31. The Minister also presented evidence that rents are increasingly clustering around LHA rates.[28] The Department suggested that:

    Some landlords may raise their rents to the rate that they know will be met by benefit levels. Research undertaken by the Department for the two year review of Local Housing Allowance found that local authority Housing Benefit managers feel that more landlords are raising their rents to Local Housing Allowance levels. They believe landlords see this as the going rate in the absence of other rent setting methods.[29]

This evidence was supported by the British Property Federation:

    The new Government inherited a local housing allowance system that was always going to cost more in comparison with what had gone before. It is true that rents in some areas have adjusted towards the local housing allowance rates and in markets where there are significant claimants this is seen as 'the going rate'.[30]

The National Housing Federation told us that:

    Private sector landlords increased rents with the introduction of Local Housing Allowance [...] the average housing benefit award for Local Housing Allowance is over £9 per week more than for people still on the previous scheme [...] The Local Authority Omnibus Survey [...] finds that Housing Benefit managers say that some landlords are using the transparency of the arrangements to raise rents to the Local Housing Allowance level. [31]

Paddington CAB said that: "we understand the need to place a cap on rents paid by the taxpayer, especially in central London where the LHA is spiralling out of control."[32]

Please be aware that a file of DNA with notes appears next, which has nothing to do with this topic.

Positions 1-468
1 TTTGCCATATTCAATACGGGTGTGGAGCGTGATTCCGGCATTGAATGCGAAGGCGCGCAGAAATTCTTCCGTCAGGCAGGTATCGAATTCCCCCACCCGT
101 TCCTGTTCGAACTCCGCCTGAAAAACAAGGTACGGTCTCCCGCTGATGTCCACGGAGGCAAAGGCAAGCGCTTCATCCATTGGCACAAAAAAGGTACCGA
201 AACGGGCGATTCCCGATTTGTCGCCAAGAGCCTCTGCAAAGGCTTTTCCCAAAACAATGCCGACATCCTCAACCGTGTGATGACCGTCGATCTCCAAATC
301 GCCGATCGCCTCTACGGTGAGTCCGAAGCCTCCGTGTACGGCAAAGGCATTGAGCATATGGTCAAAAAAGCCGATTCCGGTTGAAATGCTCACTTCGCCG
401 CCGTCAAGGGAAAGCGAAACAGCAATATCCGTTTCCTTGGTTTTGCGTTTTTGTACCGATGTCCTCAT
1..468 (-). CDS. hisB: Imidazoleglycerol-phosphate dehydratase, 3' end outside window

32. Table 1 below shows a degree of convergence of claimants' contractual rents around the LHA rate.

Table 1 Distribution of claimants' contractual rents relative to LHA rates

Difference between rent and LHA Apr 2009 Aug 2009 Apr 2010 Aug 2010
+ £15 to £20 2629 3031
+ £10 to £15 2123 2525
+ £5 to £10 1416 1717
+ £0 to £5 67 88
Equal to LHA rate 78 89
- £0 to £5 78 78
- £5 to £10 1416 1515
- £10 to £15 2123 2323
- £15 to £20 2527 2726

Source : DWP analysis of the Single Housing Benefit Extract.

33. However, two points should be noted. The first is that there is more "downward" convergence of rents that are above the LHA rate, than there is "upward" convergence of rents below the LHA rate. There is a 3% increase in the proportion of above LHA rate rents that are no more than £10 above the rate (from 14% to 17%). In contrast there is only a 1% increase in the proportion of below LHA rate rents that are within £10 of the rate (from 14% to 15%).

34. The second point is that downward convergence of rents towards the LHA rate could be just as readily explained in terms of tenants' choices in the light of the more transparent information the LHA rate provided on the level of benefit available, as it could in terms of any decisions of landlords to reduce rents towards LHA levels. The rising costs of Housing Benefit can therefore be partly explained in terms of economic conditions and Government policies.

35. There is some evidence that the introduction of the Local Housing Allowance has led to a convergence of rents around the level of the LHA. This has involved both upward and downward revisions and has varied between areas, but it is clearly a factor in the rising costs of Housing Benefit.

12   Ev 59 Back

13   Ev 59 Back

14   HC Deb 13 July 2010, col 223WH Back

15   Ev 59 Back

16   HC Deb 13 July 2010, col 223WH Back

17   HC Deb 13 July 2010, col 223WH Back

18   Ev 62 Back

19   Ev w62 Back

20   Ev w135 Back

21   Ev w13 Back

22   Family Spending, Expenditure and Food Survey 2007-08, Office for National Statistics Back

23   Ev 44 Back

24   Ev 112 Back

25   Q 103. The Minister provided the Committee with an analytical supplement which gave the background to these figures. This is available on the DWP website at  Back

26   Q 131 Back

27   HC Deb, 25 November 2010, col 54WS.  Back

28   Q 103 Back

29   Ev 62 Back

30   Ev 38 Back

31   Ev w216 Back

32   Ev w142 Back

previous page contents next page

House of Commons home page Parliament home page House of Lords home page search page enquiries index

© Parliamentary copyright 2010
Prepared 22 December 2010